As fighting rages in Ukraine’s east, the EU pledges more aid | Russia-Ukraine war News
The ongoing battles in eastern Ukraine could decide the fate of the country as Russian forces launch an all-out offensive to encircle the Ukrainian army in Russia, a spokesman for the Russian Defense Ministry said. two cities located between the River Siverskyi Donets in eastern Ukraine.
Ukrainian Defense Ministry spokesman Oleksandr Motuzyanyk said Russian forces did not give up their attempt to cross the river.
“We are now observing the most active phase of all-out aggression that Russia has unleashed against our country,” he told a televised news conference on Tuesday. “The above situation [eastern] The future is extremely difficult, because the fate of this country is probably being decided [there] right away.”
The easternmost part of the Donbas hollow held by Ukraine, the city of Severodonetsk on the river’s east bank and its twin Lysychansk on the west bank, became a key battleground there, with Russian forces advancing from three directions to surround them.
Serhiy Haidai, governor of Luhansk province, said: “The enemy has concentrated his efforts on carrying out an attack to encircle Lysychansk and Severodonetsk.”
“The intensity of the fires in Severodonetsk has increased many times over, they are simply destroying the city,” he said on TV, adding that about 15,000 people were living there.
Farther west in Sloviansk, one of the largest Donbas cities still in Ukrainian hands, air raid sirens sounded Tuesday but the streets were still bustling, with a packed market , children riding bicycles and a street musician playing violin by the supermarket.
Haidai said Ukrainian forces had driven Russian troops out of the village of Toshkivka in the south of Severodonetsk. Russian-backed separatists say they have taken control of Svitlodarsk, south of Bakhmut. None of these reports can be independently verified.
The push to the east comes three months after Russian President Vladimir Putin ordered troops into Ukraine in what he described as a “special military operation” aimed at “denuclearizing” the country. Ukraine’s Western allies say the invasion is a war of aggression.
As well as the battles in the east, Ukraine’s southern region has become the focus of Russian forces, who control much of the territory including the city of Kherson.
Al Jazeera’s Dorsa Jabbari, reporting from Moscow, says recent developments in Kherson, where Russia has established a new administration and begun to introduce the Russian ruble as a currency, show a potential sign about “how things might look” in the future in other parts of the country occupied by Moscow’s forces.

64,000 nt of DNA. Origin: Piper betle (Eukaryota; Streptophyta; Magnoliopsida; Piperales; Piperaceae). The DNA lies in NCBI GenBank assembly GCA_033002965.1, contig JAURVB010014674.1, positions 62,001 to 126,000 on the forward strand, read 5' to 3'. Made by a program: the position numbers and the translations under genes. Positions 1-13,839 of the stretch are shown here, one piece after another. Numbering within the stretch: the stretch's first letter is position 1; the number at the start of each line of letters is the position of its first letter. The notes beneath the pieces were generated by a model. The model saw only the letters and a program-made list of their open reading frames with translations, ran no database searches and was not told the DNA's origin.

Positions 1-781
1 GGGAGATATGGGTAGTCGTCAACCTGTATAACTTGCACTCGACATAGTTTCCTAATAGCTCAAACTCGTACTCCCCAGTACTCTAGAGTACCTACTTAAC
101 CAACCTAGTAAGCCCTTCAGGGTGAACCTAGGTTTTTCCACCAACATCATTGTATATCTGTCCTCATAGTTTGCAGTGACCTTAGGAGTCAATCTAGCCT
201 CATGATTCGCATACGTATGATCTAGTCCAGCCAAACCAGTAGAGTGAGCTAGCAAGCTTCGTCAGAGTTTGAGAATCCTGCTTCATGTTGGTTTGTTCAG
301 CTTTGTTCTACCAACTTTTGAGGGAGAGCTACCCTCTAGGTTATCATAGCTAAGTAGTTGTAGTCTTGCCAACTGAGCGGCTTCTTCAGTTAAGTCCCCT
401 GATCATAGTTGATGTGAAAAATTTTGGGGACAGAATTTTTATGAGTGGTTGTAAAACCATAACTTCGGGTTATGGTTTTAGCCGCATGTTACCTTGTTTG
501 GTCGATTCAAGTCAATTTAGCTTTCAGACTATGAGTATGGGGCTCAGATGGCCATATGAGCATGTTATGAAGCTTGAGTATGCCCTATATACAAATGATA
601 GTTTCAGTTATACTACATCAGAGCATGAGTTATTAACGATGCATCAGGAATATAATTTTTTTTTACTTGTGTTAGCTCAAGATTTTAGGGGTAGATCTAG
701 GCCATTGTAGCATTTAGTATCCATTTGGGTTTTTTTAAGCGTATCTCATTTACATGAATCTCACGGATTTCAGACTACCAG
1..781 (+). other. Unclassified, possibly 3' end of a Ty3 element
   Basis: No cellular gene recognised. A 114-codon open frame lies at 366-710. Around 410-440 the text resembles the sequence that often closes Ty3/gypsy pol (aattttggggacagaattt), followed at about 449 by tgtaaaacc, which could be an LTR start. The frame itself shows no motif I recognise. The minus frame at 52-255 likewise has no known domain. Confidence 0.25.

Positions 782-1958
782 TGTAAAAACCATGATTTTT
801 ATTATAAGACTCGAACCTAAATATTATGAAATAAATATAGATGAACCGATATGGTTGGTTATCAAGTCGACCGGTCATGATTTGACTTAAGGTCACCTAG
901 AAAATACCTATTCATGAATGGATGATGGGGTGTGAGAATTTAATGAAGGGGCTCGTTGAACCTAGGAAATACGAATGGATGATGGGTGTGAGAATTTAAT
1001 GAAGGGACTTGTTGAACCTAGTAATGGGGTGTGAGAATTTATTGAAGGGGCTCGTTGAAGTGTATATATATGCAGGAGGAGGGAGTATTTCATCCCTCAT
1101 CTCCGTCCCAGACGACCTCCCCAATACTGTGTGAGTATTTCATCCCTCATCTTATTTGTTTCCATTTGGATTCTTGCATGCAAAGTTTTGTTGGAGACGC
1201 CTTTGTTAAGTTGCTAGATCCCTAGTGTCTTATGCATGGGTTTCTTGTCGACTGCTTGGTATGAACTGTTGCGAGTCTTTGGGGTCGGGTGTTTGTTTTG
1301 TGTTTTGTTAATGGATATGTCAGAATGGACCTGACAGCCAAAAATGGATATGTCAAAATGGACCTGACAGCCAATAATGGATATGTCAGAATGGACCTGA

“There is a request to place a regular Russian military base in that area,” Jabbari said, citing the deputy head of the Russian-backed administration that was made in Kherson. “[And] As of Monday, the Russian currency – the ruble – is currently in use in Kherson, Russian has been recognized as one of the official languages in the region, along with Ukrainian. ”
But while the offensive is now pushing deep to the east and south, it has also met with significant setbacks. In Ukraine’s biggest military success to date, Russian forces withdrew from the capital, Kyiv, in March. The country’s second-largest city, Kharkiv, suffered one of the heaviest air raids. of the war, was slowly returning to normal operations after Russian troops were largely pushed out of artillery range.
EU pledges more aid but remains divided over oil embargo
Three months after a war that some Western experts predict Russia will win within days, Moscow is still reaping only limited gains that represent the worst military losses in decades, while much of Ukraine was devastated. About 6.5 million people fled abroad, thousands perished and cities were reduced to rubble.
Speaking Tuesday to global business leaders attending the World Economic Forum (WEF) in Davos, Switzerland, Ukrainian President Volodymyr Zelenskyy said that 5 billion euros ($5.4 billion) is needed per months to rebuild the country, while calling on its audience to cut off trade with Russia altogether.
EU Commission head Ursula von der Leyen pledged 10 billion euros ($10.7 billion) in microfinance support in what she said was “an economic relief operation without precedent in recent history “.
But the European bloc has not found a common voice regarding Russia’s oil embargo against Hungary and still expresses its opposition. In a letter signed May 23 and published Tuesday, Hungarian Prime Minister Viktor Orban handle The president of the European Council says sanctions should not be discussed at next week’s summit of the bloc’s leaders. Earlier, von der Leyen said she hoped to secure an oil embargo within “a few days”.
The head of the EU commission also mentioned the great international divisions of the war, including growing food shortages and soaring prices in the developing countries that import Ukraine’s grain. She called for talks with Moscow on unlocking wheat exports that are currently stuck in Ukraine because of Russia’s blockade of the Black Sea.
“It is not for Russia’s sake, but for Russia’s sake that people are dying of hunger in the world,” von der Leyen told Reuters news agency of the WEF. “Therefore, I think first of all we should look at the dialogue with Russia, even if there is no agreement on this wheat being brought out of Ukraine.”